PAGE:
NEWS DESK Anglers trawl deep to help family CONTESTANTS in the Western Port Angling Club’s 2018 Whiting Challenge raised $4600 for the family of Tahlia Birch, who is recuperating from an operation in the Royal Children’s Hospital to stem an aggressive brain tumour. Tahlia, 10, who previously won the junior girls’ section of the whiting competition, is reportedly showing some signs of improvement after suffering some setbacks. Her family says she has regained her sense of smell and smiles a lot but still has a long way to go with her rehabilitation. She especially likes to be taken out in her stroller in the sunshine. Organisers hope money raised through the raffle will save her parents Andrew and Sharon from worrying about day-to-day expenses, allowing Andrew to take time off work and look after his family. The club thanks its sponsors as well as members of Snapper Point Angling Club, Mornington, whose members bought tickets in the raffle and matched it with a $400 cheque. Despite losing his house and all his possessions in an overnight fire (“Trainer’s house lost in blaze” The News, 24/4/18), Somerville horse trainer Kane Harris was still his generous old self afterwards. He asked Western Port Angling Club “Watchman” Brian Howell to gather up all the meat that was stored in his freezer and untouched by the fire and to donate it to the Birch family. “There was chicken, schnitzel, mince, gravy beef … I gathered up a big esky full and donated it to the family and they were thrilled,” Mr Howell said.
For those who served: Hundreds attended the Anzac Day service at Hastings where a plaque was unveiled commemorating George Mawby Ingram who in 1918 was awarded the Victoria Cross “for valour”. Mr Ingram died at Hastings in 1961, aged 72. Pictures: Peter McCullough
A day to remember CROWDS flocked to Anzac Day commemorations at Mornington Peninsula towns last week. Organisers were thrilled with the huge turn-out of young people which they hope will ensure the future of the national event. Hastings RSL sub-branch president Keiren Gallagher said the day went “really well”. “The place was packed with 300-400 at the breakfast and more than 2000 at the main service,” he said. “It was hard to see how many we at the dawn service but I turned around to thank the scouts and school groups and saw a sea of young faces, which made me happy as they are our future.”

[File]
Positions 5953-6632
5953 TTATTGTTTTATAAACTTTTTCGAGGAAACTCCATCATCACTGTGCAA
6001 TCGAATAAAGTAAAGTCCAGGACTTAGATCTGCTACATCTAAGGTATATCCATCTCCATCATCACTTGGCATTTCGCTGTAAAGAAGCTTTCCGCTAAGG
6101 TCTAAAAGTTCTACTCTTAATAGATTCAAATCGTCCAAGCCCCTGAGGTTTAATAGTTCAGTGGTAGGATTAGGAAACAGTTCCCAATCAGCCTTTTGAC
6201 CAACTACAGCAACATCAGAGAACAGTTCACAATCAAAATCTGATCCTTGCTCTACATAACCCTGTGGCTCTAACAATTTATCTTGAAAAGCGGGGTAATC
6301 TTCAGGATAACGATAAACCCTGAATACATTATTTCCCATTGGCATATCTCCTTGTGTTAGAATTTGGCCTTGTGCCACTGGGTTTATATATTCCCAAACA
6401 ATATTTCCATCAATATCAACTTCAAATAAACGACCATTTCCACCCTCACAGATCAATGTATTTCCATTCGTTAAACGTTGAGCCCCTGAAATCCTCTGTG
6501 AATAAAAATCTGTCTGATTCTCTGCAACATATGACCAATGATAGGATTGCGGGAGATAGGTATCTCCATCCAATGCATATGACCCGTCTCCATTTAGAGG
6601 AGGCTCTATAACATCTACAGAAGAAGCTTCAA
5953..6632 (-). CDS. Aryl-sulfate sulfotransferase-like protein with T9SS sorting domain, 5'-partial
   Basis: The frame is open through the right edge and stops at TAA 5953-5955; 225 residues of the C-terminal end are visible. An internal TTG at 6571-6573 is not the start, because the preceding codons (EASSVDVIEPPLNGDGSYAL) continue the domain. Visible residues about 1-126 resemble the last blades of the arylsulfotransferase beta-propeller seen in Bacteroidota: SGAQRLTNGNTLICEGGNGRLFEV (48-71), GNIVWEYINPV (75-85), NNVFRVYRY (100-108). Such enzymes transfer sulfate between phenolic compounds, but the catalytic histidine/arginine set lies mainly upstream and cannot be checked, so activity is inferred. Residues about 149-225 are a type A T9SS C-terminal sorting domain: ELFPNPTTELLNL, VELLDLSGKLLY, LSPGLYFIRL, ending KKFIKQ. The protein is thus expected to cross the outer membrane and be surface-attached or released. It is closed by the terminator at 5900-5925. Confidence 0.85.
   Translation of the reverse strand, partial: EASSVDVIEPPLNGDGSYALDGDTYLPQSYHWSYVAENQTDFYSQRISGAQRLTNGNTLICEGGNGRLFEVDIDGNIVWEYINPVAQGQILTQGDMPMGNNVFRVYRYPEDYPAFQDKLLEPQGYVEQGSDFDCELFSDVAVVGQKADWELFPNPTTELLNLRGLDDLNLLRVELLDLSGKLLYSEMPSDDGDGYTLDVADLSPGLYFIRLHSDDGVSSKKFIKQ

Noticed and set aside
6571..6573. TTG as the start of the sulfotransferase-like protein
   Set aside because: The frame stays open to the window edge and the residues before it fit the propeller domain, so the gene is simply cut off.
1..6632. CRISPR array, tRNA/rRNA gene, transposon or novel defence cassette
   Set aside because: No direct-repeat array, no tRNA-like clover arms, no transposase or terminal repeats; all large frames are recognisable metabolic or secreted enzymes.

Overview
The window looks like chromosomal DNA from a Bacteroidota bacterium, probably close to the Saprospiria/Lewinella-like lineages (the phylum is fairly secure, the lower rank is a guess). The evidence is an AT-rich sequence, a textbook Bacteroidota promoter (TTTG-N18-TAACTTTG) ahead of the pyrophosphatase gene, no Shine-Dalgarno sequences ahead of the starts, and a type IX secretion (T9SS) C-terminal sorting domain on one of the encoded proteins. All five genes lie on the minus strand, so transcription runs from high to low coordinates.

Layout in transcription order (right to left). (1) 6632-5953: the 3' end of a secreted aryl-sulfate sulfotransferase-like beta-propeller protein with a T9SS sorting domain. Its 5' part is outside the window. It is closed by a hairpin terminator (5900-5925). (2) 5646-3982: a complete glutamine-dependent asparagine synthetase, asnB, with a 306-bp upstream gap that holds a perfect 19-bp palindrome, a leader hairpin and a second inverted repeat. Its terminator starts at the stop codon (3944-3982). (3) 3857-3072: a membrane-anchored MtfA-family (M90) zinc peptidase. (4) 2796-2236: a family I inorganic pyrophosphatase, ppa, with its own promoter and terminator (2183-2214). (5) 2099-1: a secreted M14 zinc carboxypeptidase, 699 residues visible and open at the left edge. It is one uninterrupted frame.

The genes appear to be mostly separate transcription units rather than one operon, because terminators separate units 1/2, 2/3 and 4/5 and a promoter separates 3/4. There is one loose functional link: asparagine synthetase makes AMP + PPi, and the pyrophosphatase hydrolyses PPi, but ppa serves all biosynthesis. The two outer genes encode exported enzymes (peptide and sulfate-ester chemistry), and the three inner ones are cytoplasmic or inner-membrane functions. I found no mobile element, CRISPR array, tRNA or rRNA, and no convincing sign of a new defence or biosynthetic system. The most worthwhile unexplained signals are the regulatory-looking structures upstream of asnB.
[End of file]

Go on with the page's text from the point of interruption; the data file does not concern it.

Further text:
A feature of the 11am service was the dedication of a paver near the cenotaph in memory of Hastings man, former soldier George Ingram, who served with distinction in both world wars. Tyabb’s Anzac Day Dawn Service has come a long way since former Navy man Gary Taylor and wife Ellen began the tradition about 15 years ago. With about a dozen attending Mr Taylor would play the Last Post on a car cassette player. In subsequent years the music came from a portable cassette player as more and more people attended. Now, the service is an institution in Tyabb with a gunfire breakfast put on by Somerville/Tyabb Rotary and 1st Tyabb Scouts. Former soldier Cr
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Julie Morris represented Mornington Peninsula Shire with husband Ron, also an ex-serviceman, and their daughter. Hastings RSL vice-president Bruce Dollisson conducted the service and the Lord’s Prayer – as would have been known by the Diggers – was read by Pastor Rod Whitford, of Westernport Christian Family Church. Tyabb Ratepayers’ Group organised the service on behalf of Hastings RSL before Tyabb Railway and Tyabb primary schools, Flinders and Padua colleges, Somerville Tyabb Rotary, Westernport Christian Family Church, 1st Tyabb Scouts, Tyabb CFA and the football and netball club.
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Western Port News 1 May 2018